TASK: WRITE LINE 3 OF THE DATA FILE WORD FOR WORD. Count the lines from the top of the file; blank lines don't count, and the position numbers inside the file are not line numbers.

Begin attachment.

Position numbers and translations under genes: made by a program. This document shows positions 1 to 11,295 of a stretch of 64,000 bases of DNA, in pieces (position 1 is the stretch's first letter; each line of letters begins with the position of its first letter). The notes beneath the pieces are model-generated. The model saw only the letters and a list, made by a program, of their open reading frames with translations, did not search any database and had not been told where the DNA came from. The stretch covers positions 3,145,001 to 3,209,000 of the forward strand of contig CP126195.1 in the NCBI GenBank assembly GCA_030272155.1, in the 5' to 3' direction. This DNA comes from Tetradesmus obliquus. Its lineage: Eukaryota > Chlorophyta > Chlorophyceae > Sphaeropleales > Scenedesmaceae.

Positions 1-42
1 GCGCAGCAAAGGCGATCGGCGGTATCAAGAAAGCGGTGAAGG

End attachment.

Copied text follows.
1 GCGCAGCAAAGGCGATCGGCGGTATCAAGAAAGCGGTGAAGG